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  #20  
Old Jun 15, '12, 5:23 am
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Lost Wanderer Lost Wanderer is offline
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Default Re: Tattoo of an Aztec "god"

Quote:
Originally Posted by PerfectTiming View Post
Sometimes we do have to think more about how things look to other people than to us.
So I guess Samuel should've talked back to God form chastising Him about counting on what his eyes told him huh? I mean, God should've thought about how Jesse's bigger sons would look to him.

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Originally Posted by PerfectTiming View Post
Why on earth would you want a representation of a false god etched onto your body?
The same way one of our most popular superheroes is based on one?

To the OP: I wouldn't worry about. As a fantasy nerd AND a Catholic, myths are in fact one of the most ancient yet most awesome products of human imagination. Much of the things we geeks love in the genre (from games to novels) can trace its roots all the way back to the mythologies of the world (along with the mythological side of medieval Christianity as well).

It's also funny how you mention the Guadalupe tattoo. That indeed is just further proof that people shouldn't judge you for what you decorate your body with. There are just as many criminals who deceived people's trust by dressing themselves in the garb of integrity (e.g. police, doctors, teachers, and let's not forget the priests) as those who looked the part. Symbols themselves don't stand the test of time when it comes their meaning. Look at the cross. Once, a symbol of death and Roman tyranny. Now, it's a symbol of faith.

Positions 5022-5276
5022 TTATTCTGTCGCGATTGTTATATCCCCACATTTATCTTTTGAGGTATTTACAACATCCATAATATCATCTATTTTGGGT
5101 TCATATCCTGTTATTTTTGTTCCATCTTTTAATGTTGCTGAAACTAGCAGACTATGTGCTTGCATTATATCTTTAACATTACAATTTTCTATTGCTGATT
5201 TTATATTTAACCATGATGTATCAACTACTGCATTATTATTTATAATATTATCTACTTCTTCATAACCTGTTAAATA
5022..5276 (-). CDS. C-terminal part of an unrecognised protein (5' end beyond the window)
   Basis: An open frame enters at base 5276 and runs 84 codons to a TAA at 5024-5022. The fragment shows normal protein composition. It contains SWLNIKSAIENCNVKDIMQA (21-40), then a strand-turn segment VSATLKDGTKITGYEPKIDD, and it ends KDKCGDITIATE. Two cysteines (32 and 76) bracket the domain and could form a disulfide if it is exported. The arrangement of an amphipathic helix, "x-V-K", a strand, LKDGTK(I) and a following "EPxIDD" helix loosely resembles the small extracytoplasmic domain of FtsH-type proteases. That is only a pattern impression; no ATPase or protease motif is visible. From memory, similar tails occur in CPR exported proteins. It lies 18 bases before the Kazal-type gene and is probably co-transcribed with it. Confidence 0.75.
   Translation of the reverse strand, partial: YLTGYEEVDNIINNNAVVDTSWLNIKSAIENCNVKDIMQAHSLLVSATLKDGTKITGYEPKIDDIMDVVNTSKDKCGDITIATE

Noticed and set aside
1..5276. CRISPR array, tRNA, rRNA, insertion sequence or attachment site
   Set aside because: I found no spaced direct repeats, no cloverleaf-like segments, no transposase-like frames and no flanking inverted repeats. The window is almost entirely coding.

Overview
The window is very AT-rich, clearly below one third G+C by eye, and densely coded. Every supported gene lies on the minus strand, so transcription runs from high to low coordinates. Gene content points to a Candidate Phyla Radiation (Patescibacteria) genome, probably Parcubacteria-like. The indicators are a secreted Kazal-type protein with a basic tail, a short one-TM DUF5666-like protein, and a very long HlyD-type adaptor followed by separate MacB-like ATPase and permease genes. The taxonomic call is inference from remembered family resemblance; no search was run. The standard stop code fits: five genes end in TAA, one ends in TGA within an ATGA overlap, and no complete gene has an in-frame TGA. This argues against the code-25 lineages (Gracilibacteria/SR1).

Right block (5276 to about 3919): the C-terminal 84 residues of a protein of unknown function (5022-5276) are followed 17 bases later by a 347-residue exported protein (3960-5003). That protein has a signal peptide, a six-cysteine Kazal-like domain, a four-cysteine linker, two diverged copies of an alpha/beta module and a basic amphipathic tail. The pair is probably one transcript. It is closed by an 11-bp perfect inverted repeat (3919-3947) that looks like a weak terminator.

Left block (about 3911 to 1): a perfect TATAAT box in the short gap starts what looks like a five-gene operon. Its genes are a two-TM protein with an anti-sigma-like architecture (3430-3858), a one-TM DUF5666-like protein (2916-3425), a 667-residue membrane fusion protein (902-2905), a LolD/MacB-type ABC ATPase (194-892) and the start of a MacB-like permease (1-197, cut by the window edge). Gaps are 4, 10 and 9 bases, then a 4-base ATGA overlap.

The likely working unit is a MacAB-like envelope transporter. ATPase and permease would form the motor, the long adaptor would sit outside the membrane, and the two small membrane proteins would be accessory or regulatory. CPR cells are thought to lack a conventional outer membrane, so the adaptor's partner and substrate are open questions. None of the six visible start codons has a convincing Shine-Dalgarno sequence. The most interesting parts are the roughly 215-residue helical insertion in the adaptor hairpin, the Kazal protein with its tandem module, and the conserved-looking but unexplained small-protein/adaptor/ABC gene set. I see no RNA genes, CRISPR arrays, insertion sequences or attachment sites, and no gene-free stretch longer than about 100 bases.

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  #21  
Old Jun 15, '12, 8:15 am
CompSciGuy CompSciGuy is offline
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Default Re: Tattoo of an Aztec "god"

I assume you are still young? I am too, I'm 24. But I know that most people when they get older regret getting tattoos. If you think about it, tattoos are really, really stupid. They aren't impressive and the older you get the trashier they look. What would you accomplish in putting this permanent mark on your body? If you like art, then take up painting. Don't mark yourself up.
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  #22  
Old Jul 3, '12, 6:16 pm
John oxios John oxios is offline
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Default Re: Tattoo of an Aztec "god"

Quote: